Synnott starts his book by providing a general audience with a strategic overview of climbing culture and risk starting with his initial foray into a thrill-seeking approach to rock climbing, and introducing the reader to legendary free soloists like Jon Bachar, Peter Croft, and Dean Potter. Synnott also sheds light into what it is like to climb with the watchful eyes of the virtual audiences through social media and film crews. Synnott lead one of the first expeditions to the Karakoram that required he and his team, including Alex Lowe, to lug a laptop to draft “dispatches” to basecamp that would be posted on the sponsor’s blog.
Although the second half was clearly written while the effort to document the events that are now famously captured in Free Solo were underway, Synnott also brings the reader the backstory of events and considers Honnold’s humanity. Synnott goes beyond how the documentary film crew risked disrupting his climbing, but also how it did affect his own mental game, including one instance where the filming disrupted his relationship with his girlfriend. Synnott investigates further into Honnolds’ approach to fear and whether his amygdala – the supposed fear center within the brain – which Honnold’s has been shown to be inactive, and seriously considers whether that is actually unusual or even if it matters at all.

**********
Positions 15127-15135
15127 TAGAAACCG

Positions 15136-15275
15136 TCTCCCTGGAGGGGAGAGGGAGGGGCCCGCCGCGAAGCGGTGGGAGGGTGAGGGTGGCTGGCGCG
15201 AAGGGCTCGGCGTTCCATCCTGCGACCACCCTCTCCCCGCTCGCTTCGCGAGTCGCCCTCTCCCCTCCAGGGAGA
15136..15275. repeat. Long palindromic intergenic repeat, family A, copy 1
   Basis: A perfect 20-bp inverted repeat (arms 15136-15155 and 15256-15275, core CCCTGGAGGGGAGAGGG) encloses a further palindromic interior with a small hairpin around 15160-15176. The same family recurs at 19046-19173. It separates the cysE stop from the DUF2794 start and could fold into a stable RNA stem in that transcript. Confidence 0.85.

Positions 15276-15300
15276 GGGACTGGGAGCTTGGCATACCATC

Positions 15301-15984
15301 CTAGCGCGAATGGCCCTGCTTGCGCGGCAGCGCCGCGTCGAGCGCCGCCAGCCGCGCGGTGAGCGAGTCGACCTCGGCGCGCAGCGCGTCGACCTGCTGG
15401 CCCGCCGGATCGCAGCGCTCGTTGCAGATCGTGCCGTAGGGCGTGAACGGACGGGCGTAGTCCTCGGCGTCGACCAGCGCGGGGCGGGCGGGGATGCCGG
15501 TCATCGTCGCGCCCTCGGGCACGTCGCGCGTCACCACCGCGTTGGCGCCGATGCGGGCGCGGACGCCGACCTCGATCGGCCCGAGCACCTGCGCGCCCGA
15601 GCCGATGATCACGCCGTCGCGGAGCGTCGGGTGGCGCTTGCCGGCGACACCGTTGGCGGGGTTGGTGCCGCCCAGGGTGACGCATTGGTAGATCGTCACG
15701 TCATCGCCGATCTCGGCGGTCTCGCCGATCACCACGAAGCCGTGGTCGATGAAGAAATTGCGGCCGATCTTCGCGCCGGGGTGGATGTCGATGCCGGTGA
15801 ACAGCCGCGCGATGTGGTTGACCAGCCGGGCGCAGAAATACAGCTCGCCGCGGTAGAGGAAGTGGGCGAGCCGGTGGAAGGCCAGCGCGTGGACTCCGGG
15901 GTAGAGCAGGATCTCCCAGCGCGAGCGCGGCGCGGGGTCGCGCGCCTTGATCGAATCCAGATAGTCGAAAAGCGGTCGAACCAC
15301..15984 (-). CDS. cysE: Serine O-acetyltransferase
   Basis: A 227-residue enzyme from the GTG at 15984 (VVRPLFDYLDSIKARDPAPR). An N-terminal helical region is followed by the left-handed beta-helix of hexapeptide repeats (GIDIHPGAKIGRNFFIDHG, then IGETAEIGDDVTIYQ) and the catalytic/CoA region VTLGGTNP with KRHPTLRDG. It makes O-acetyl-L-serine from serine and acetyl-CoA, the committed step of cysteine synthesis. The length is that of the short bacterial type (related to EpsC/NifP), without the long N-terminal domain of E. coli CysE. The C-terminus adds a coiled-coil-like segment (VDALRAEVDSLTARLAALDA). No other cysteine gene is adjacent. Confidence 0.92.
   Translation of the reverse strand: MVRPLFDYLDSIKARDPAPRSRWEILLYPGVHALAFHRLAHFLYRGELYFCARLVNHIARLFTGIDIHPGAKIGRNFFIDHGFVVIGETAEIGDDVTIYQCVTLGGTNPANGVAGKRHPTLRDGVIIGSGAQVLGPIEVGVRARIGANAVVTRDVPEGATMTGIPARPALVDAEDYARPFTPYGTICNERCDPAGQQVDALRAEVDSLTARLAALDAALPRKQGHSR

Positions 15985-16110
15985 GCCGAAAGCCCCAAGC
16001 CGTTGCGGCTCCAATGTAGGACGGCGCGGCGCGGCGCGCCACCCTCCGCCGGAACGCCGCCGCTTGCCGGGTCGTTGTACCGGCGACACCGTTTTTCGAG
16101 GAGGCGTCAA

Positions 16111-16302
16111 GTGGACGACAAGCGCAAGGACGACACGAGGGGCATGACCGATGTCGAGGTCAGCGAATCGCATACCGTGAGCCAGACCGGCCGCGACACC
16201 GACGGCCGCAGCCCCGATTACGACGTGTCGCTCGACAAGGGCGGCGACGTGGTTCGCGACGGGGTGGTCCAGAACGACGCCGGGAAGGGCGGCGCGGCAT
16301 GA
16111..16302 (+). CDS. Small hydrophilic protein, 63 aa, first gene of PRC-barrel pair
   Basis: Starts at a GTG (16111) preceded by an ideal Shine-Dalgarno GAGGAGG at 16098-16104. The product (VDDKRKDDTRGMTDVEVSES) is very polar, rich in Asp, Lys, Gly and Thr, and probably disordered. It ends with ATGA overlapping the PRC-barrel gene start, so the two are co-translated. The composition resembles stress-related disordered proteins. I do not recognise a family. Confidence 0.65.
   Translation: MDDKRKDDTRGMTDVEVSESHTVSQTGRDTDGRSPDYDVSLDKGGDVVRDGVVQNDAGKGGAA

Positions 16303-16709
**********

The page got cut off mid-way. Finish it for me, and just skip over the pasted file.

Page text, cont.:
The Impossible Climb also looks back to key moments of Alex Honnold’s progression in free soloing. He considers a period in 2015, when Alex Honnold felt unusually alone after the death of Dean Potter. Since Honnold free soloed Half Dome seven years earlier he had created a vacuum to insulate him from distractions and foster his greater climbing ambitions. But perhaps it wasn’t actually an insulated vacuum, as he thought. On May 16th Dean Potter died with Graham Hunt in a wingsuit accident in Yosemite. Potter was first a childhood hero to Honnold and later, as Honnold pushed his limits, a rival in free soloing as Honnold pushed more limits. Just days before Potter’s accident, however, they had dinner together in Yosemite, marking a new step in their complicated relationship. With Potter suddenly gone, Honnold’s paradigm was broken. Honnold felt alone and, according to Synnott, an unprecedented pressure to perform on rock – believe it or not – like he had never actually felt before.
Further puzzling over Honnold’s capacity to free solo El Capitan, Synnott compares free soloists to elite circus tightrope walkers who walk a high line without a safety net, often climbing on a partner’s shoulders. He discovers a powerful parallel to how they and Honnold approach their craft without a safety net, and provides a glimpse for anyone that might want to learn from them; ultimately, we all chose who we are and at what level we perform.
Whether we as readers consider Honnold in wonder or chastisement, The Impossible Climb presents enough evidence and new perspectives about Honnold to make a new judgment about his special strengths. For himself, Synnott concluded Honnold is not a freak-of-nature but is indeed human like the rest of us. His life is not about facing and overcoming challenges or even fear, but merely facing choices.